I’m not here to bag parenting or the school system (although both may need looking at) it’s more to make the point that unless you’ve really looked at yourself and your past experiences (the good and the bad) as an adult you could be acting more automatically than authentically. We don’t pause at age eighteen, do an audit of all our life experiences and say: “actually some of that wasn’t very fair” we just move on with our lives and sort of hope it works.
Shame As a Mediator of Change
What is it that makes us tend to stop moving towards change and living authentically? My guess is it’s some combination of shame, fear and vulnerability. I think we dismiss just how powerful our childhood experiences were and the impact they might have had on who we become.
In early childhood you had to attach to your parents, to do anything else would have brought about severe fears of abandonment, this was the same in childhood and adolescence (it’s just we focused on fitting in to avoid our fear) so the fear was real then. As an adult those fears are outdated. Now, anytime you want to step outside your “social self” the alarm bells ring. It’s like “remember this is dangerous”. I think as adults we rationalise why we think change is dangerous based on our family, peer and societal conditioning (the conscious or subconscious messages we received).
You might reason with yourself some version of: I could, but I was never good at sports, I could but I was never very academic, I could but I’m not attractive enough, I could but I’m not good at public speaking, I could but I’m not: big enough, strong enough, rich enough, smart enough, loud enough, diligent enough, bold enough”. I’m sure you could come up with many more.
I believe childhood leaves a “psychological mark”. Now as an adult you go to do something that seems quite benign like public speaking (benign in that it’s not life threatening) and it feels terrifying. In fact, public speaking ranks at the top of what humans fear most (you can google this).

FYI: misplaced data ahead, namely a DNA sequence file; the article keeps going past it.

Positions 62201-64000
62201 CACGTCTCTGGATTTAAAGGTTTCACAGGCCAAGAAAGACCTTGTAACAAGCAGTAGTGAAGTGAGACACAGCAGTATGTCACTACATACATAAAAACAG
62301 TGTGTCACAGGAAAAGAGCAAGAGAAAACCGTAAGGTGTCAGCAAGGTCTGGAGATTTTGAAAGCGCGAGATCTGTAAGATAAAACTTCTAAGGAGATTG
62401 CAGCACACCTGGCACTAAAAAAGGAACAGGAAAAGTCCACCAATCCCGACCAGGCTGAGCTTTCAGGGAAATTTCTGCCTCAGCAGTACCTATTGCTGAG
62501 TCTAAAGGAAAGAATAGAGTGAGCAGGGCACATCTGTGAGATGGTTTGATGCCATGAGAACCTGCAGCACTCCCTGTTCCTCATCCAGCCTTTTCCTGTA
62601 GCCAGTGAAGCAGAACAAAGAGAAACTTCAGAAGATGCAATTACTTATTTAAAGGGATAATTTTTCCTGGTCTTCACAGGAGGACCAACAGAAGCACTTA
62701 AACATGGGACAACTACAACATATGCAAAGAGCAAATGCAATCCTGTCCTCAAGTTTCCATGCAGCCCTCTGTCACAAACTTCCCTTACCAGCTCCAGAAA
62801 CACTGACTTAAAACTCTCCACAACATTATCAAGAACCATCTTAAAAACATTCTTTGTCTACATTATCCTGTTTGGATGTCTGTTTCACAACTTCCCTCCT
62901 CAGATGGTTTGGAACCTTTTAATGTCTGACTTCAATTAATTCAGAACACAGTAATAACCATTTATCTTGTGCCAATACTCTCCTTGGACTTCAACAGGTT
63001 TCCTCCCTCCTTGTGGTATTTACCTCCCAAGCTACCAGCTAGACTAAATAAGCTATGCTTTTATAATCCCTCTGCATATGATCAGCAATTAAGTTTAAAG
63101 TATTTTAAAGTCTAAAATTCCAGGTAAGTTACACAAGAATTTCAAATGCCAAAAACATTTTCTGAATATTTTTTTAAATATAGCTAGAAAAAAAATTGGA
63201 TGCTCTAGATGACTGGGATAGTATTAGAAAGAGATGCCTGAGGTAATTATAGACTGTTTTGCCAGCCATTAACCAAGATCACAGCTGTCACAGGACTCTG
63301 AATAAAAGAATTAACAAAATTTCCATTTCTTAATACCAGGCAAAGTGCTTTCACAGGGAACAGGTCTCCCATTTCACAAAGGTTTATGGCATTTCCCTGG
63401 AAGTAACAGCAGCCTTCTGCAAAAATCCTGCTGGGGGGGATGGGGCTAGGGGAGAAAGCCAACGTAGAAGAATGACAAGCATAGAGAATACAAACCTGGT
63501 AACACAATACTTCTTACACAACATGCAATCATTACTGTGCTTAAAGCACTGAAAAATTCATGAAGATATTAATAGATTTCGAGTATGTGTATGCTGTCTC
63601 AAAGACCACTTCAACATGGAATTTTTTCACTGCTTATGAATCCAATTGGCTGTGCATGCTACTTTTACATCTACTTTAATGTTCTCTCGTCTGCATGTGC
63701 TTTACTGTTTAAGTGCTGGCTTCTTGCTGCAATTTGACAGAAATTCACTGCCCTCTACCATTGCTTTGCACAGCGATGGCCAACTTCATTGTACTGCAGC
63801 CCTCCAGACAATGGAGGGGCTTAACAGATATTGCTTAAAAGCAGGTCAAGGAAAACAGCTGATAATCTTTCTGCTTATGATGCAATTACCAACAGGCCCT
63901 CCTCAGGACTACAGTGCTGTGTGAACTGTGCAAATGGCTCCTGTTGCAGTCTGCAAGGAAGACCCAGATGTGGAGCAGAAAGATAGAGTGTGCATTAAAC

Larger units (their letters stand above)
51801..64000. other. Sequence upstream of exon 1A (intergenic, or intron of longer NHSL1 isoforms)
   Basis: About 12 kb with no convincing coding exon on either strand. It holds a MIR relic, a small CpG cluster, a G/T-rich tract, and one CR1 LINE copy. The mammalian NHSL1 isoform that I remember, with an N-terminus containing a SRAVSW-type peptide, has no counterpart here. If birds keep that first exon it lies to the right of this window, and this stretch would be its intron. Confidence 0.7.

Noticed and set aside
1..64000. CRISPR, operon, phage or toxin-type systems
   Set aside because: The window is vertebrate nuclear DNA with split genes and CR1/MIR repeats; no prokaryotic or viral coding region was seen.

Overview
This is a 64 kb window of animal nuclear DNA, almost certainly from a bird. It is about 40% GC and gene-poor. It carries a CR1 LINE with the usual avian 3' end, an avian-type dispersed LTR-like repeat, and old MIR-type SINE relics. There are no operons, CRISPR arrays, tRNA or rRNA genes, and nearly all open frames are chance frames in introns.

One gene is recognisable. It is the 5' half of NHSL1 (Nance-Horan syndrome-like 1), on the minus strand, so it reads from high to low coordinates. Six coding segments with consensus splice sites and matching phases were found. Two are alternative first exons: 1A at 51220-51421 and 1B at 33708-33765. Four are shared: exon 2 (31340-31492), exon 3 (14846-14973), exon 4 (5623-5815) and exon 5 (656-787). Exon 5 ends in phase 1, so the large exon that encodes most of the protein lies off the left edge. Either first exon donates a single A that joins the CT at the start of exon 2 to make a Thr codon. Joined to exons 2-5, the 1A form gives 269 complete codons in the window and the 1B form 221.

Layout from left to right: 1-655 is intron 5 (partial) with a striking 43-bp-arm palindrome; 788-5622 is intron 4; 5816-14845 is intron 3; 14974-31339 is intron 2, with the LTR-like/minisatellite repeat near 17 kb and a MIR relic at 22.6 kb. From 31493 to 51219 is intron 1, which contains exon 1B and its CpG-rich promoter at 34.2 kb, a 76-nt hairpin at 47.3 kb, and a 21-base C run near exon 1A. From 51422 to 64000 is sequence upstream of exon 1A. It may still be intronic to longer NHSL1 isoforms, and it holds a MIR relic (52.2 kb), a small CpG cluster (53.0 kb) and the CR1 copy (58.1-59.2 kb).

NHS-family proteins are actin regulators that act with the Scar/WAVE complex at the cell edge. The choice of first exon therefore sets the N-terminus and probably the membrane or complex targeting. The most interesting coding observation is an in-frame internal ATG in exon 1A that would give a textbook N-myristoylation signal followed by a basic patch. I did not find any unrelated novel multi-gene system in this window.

When we go to break the mould of our “social selves” or “adapted selves” those same old abandonment fears come up that “bound us” to our “social selves” in the first place. Why? You’re standing out, you’re being seen, you’re putting your unique ideas out there, and in many cases, you are putting yourself out there to be judged particularly if it’s work related. This doesn’t always align very well with all the messages we received in childhood, messages we internalised without question due to our age and stage.
Here’s some common societal messages: “Always be humble” “If somethings worth doing it’s worth doing well” “If you can’t say something nice don’t say anything at all” “pride comes before a fall”. Or you might have received something more personalised from family or school. You might have got the message that being shy was weird, or that you could never be as good as your brother/ sister at a particular activity. To this day you might avoid activities that remind you of things you felt you weren’t good at in school. Your parents might say something to you in a particular way and it transports you back to a moment in childhood. These experiences are powerful, they stay with us.